The relation between the RPG source structure and the corresponding COBOL divisions into which RPG structure is to be mapped having been described generally, the methods or algorithms by which this mapping or conversion is accomplished will now be described in relation to FIGS. 3 and 4. As was indicated generally above, the method of the present invention is that of sequential multi-passes, the first of which checks the syntax of the RPG program to ascertain tht the syntax contains no error that might be translated into the resultant COBOL source program. As indicated in FIG. 3, this first pass includes the steps of reading the source program card and analyzing those columns which specify the particular identity. If the card is unidentified or contains a comment, a comment statement is set up and written into a disk file and the routine then reads the next source program card. Should the card contain a specific card type identification, this type is determined and its data fields are analyzed to see if they are applicable to that card type. The data is stored in an appropriate table and a syntax and cross reference of the data is performed. If there is no syntax error, the source card is printed and the routine examines the next source program card until the end of the file is reached at which time the resultant disk file and tables are passed to the program generator.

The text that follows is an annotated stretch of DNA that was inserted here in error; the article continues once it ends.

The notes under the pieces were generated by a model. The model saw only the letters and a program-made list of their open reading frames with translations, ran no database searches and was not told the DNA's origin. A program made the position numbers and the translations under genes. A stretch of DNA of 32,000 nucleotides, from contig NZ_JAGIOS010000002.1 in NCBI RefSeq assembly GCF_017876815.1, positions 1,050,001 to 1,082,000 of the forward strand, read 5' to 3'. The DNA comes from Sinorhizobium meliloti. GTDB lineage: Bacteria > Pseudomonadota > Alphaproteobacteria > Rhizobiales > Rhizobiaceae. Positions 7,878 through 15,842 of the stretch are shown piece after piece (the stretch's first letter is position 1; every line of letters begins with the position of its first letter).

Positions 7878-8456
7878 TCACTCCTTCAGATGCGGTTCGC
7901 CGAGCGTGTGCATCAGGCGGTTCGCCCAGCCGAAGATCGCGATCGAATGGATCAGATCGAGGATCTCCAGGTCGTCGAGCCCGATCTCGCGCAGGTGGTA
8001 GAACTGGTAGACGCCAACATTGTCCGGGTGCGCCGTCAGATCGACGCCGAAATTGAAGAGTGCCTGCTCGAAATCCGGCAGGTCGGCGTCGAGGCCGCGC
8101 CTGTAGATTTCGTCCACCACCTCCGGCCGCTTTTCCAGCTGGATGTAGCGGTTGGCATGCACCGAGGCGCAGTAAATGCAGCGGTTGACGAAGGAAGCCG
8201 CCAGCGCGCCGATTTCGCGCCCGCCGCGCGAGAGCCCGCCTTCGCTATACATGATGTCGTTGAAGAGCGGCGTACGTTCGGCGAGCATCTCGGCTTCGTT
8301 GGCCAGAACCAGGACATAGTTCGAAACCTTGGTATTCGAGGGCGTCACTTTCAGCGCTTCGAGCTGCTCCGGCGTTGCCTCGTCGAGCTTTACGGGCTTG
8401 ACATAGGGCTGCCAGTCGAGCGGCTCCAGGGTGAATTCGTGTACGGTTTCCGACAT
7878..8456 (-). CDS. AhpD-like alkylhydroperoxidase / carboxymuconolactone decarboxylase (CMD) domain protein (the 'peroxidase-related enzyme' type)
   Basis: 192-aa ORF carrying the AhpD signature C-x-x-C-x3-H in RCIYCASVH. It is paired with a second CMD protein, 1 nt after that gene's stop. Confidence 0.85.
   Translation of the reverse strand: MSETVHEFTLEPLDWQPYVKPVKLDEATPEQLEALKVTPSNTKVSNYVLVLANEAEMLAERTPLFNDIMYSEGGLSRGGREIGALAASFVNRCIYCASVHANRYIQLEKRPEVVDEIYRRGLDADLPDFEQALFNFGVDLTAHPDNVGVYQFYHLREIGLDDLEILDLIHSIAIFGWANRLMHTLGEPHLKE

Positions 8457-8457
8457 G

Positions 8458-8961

After the first pass over the RPG source program to check syntax and create data tables, three more passes through the RPG source program are made each of which passes result in the emmission of generated COBOL code. The second pass reads the intermediate files and generates COBOL data declarations and also builds tables and switches for later passes. The emitted code is stored on an intermediate disk file. During the third pass, executable instructions in COBOL code for a first part of COBOL procedures are generated from a first half of the RPG source and the code thus generated is stored in the COBOL source language file. During the fourth pass, the COBOL source language routines are generated by reading or examining all the entries in the intermediate RPG source file created during the second pass of the routine.
The second pass of the routine declared all data fields, the third pass was a partial pass of the input specification and generated the RPG cycle and also emitted COBOL statements to accomplish "moves" and the last pass of the routine generated the COBOL statements required to open and close declared fields and perform the calculation procedures.
The COBOL source language thus created may then be supplied to the COBOL compiler, for the particular processor being employed, for compilation into the machine language of that processor.